Operation Flashpoint: Red River is a First Person Squad-based Tactical Shooter that shares similarities with the mint slice biscuit. On the outside it’s not flashy and other biscuits look a lot better, but inside is a cool peppermint core which some people will love to dunk in a cup of tea (I mean the biscuit goes in the tea, not the game…..anywho).
Red River was released in the USA in June but has been out elsewhere for a few months. I have held off on the review until I played the DLC which dropped yesterday. Red River is the second outing of an Operation Flashpoint game on this generation, the previous being Dragon Rising. Red River has thankfully addressed many of the Dragon Rising complaints with a more focused four-man fireteam experience. It has better graphics, gunplay and control system. Unfortunately the biggest gripe from the previous title still causes concern, the squad A.I, which is better but not great. Thankfully four-player co-op comes to the rescue across both the Campaign and the multiplayer Fireteam Missions. ‘The Valley of Death’ DLC adds to the Fireteam Missions for 560 MS Points (Xbox 360). All it does is double the maps available for the four-man missions. Essentially they consist of: a Horde mode, escort a convoy, rescue downed pilots, and sweep a village — bringing death and destruction to all.
In Red River you play a Marine squad leader stationed in Tajikistan (which is actually a real country), and you are fighting insurgents. Later, China becomes pippy, they invade, and you end up fighting the People’s Liberation Army. So, story isn’t the driving force here. You are tasked with missions with multiple phases and objectives ranging from holding a zone, clearing a region and taking out targets. The cool thing is that you can approach it any way you want, and the waypoint indicators are just that, indications only. It’s a nice change from the “FOLLOW” label that burns into the screen of many military FPS’ now days.
A mission will start with you sitting in a humvee or chopper for five minutes getting to the launch point. This is where Sgt Knox gives you a detailed verbal briefing laced with swear words and put-downs, just like the real military!! This becomes very tiresome later on, but I respect what Codemasters were trying to do by adding some authenticity. Sgt Knox still has some gems of wisdom in his briefings though, like… “Son, if you keep up your bitchin’, I will break you so hard, Google won’t be able to find you.”
Once on mission you have objectives to complete before running to extraction. You might be clearing a village, escorting a convoy or doing night time recon before calling in air strikes (which are awesome). So there is a solid amount of variation to go with all that running. The problem is that some of the objectives are a bit janky or unclear, especially if you haven’t been listening to your beloved Sgt Knox. The classic issue I struck twice was standing on top of the objective marker waiting to proceed but unable to do so. This is because a sole remaining enemy who needed to be ‘put-down’ was bloody stuck on some geometry 100 metres away.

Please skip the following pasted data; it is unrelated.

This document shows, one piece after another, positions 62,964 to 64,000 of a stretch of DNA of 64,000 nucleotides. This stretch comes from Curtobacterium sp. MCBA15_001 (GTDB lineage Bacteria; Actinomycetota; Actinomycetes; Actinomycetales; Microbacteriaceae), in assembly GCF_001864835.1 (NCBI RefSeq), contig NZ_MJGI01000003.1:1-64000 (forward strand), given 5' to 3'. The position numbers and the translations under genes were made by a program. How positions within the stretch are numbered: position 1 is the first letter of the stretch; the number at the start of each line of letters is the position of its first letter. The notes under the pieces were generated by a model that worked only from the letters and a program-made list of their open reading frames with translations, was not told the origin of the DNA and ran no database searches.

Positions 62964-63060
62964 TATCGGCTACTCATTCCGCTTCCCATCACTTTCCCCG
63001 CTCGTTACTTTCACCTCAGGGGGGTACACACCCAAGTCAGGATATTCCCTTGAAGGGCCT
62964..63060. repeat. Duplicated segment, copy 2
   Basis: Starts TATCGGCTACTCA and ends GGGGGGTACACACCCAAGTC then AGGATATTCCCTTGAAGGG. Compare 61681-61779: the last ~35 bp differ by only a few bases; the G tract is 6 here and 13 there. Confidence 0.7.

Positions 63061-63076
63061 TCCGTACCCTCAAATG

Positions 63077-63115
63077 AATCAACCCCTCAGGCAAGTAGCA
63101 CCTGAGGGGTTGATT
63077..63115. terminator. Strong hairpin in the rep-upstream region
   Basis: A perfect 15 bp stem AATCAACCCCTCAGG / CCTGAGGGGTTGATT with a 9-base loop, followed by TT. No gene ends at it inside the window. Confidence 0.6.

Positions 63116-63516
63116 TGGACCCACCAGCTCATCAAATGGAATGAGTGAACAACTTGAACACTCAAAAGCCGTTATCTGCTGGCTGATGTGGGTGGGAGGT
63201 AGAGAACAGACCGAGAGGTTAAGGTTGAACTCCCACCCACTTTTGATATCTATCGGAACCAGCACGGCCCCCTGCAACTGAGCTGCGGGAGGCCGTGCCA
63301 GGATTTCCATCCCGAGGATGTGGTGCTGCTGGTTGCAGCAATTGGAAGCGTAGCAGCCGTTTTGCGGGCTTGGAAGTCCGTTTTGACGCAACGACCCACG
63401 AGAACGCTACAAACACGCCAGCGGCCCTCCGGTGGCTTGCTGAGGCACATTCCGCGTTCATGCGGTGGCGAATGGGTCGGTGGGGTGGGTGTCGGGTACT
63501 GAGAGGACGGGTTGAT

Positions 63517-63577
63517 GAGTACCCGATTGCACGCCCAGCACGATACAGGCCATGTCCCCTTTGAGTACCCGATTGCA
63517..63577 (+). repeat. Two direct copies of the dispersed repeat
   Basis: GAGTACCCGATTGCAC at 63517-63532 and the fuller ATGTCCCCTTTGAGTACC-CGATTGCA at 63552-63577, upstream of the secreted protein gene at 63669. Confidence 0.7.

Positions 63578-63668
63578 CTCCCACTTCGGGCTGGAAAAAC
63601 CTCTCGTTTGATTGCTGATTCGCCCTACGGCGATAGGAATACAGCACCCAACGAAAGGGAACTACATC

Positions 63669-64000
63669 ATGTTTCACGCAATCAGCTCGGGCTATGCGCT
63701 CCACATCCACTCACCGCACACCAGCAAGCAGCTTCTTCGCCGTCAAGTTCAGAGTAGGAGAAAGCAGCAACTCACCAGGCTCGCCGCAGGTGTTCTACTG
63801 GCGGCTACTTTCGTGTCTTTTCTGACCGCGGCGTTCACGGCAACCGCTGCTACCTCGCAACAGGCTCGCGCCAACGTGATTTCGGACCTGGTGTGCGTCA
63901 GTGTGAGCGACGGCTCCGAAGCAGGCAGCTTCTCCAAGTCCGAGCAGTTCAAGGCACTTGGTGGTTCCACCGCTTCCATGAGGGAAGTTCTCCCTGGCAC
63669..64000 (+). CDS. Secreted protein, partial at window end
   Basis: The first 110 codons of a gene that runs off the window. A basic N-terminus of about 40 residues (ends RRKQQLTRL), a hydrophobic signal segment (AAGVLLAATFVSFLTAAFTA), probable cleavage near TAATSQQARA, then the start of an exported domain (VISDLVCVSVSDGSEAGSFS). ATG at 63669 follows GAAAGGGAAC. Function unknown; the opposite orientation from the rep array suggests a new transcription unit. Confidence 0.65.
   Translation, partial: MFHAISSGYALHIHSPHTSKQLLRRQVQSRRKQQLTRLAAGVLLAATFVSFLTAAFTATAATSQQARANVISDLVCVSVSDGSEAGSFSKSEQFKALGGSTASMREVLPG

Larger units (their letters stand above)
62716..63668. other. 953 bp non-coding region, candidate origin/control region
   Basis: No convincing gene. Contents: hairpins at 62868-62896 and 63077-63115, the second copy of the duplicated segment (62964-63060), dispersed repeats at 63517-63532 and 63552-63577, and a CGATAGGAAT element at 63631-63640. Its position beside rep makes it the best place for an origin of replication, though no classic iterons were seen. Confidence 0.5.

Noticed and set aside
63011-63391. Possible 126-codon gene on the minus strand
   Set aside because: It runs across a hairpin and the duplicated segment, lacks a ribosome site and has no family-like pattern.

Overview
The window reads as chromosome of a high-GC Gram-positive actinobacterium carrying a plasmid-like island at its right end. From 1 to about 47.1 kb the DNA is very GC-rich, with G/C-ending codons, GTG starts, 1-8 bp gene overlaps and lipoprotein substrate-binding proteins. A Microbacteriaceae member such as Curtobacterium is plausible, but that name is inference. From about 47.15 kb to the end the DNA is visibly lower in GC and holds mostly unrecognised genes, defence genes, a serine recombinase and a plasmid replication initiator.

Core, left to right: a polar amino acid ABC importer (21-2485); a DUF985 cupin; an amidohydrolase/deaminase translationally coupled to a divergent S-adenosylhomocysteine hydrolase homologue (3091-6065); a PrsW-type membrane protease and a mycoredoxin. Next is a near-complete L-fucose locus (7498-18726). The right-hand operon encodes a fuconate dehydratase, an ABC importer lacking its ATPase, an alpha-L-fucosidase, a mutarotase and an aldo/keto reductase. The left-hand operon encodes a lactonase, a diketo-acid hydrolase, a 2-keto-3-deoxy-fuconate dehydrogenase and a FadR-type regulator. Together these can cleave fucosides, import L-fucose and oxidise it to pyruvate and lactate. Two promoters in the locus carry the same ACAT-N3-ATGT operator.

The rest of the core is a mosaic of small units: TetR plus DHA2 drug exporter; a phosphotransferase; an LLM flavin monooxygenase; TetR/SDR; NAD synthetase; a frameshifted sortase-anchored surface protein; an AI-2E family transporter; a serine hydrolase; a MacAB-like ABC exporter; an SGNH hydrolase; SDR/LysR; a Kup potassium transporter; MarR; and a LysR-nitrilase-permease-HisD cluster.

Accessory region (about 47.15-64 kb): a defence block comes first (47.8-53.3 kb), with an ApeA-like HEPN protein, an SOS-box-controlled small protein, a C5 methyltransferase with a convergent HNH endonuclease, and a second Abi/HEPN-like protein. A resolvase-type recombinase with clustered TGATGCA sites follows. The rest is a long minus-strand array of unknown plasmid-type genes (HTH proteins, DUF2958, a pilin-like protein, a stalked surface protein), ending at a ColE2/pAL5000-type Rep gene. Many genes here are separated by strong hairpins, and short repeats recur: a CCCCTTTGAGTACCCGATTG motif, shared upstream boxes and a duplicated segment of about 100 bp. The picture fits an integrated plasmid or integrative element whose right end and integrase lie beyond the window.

The combat isn’t in your face like most FPS’. A lot of engagements are over 200 metres away and that’s when squad commands like suppression and flank become key. Pin them then move, this is a must on the harder difficulties where you have less, or even NO checkpoints or respawns.
You and your fireteam can play as one of four classes: Rifleman, Grenadier, Scout (sniper), and Auto-rifleman (machinegunner). Each have specific talents which combine with the leveling XP system, similar to most other games out there. The more XP, the more guns, attachments and perks to buff health, aim, speed etc… As you level up you can also spend progress points on stamina, weapon handling etc… You will find early on most points will go into the running so you can cover the huge maps on foot without nodding off, controller in hand. Overall, it’s a nice addition to ‘mainstream’ the Operation Flashpoint titles.
The audio is good, with awesome explosions and constant radio chatter keeping you up to speed on the events around you. A nice touch is tunes in the vein of Rage Against the Machine playing in the humvee when you travel. Graphically it’s a mix of nasty blurry pop-in and amazing sunset vistas. They serve their purpose, and when you are taking rounds with dirt hitting the screen, letting you know you’re in deep shite — you won’t care. That said, in this age of Modern Warfare 3 and the Battlefield 3 vids it looks ‘B’ class for sure. The weapon models are spot on with realistic bullet physics and loading animations that are a bit more sim than most. Not to the extent of previous OF games or ArmA, but combined with your limited ammo count you will be more aware of the best tactical time to reload or swap to heavy weapons.
Operation Flashpoint: Red River is a solid tactical game with minor issues. If you try and approach it as a run ‘n’ gun shooter you will end up disappointed and dead. I hate to make comparisons but I get a real ‘GRAW on Hard’ feel from it. If you like to take your time and move with tactical awareness you will have a rewarding experience. However, if you play Red River in co-op, it will become an instant favourite in your collection.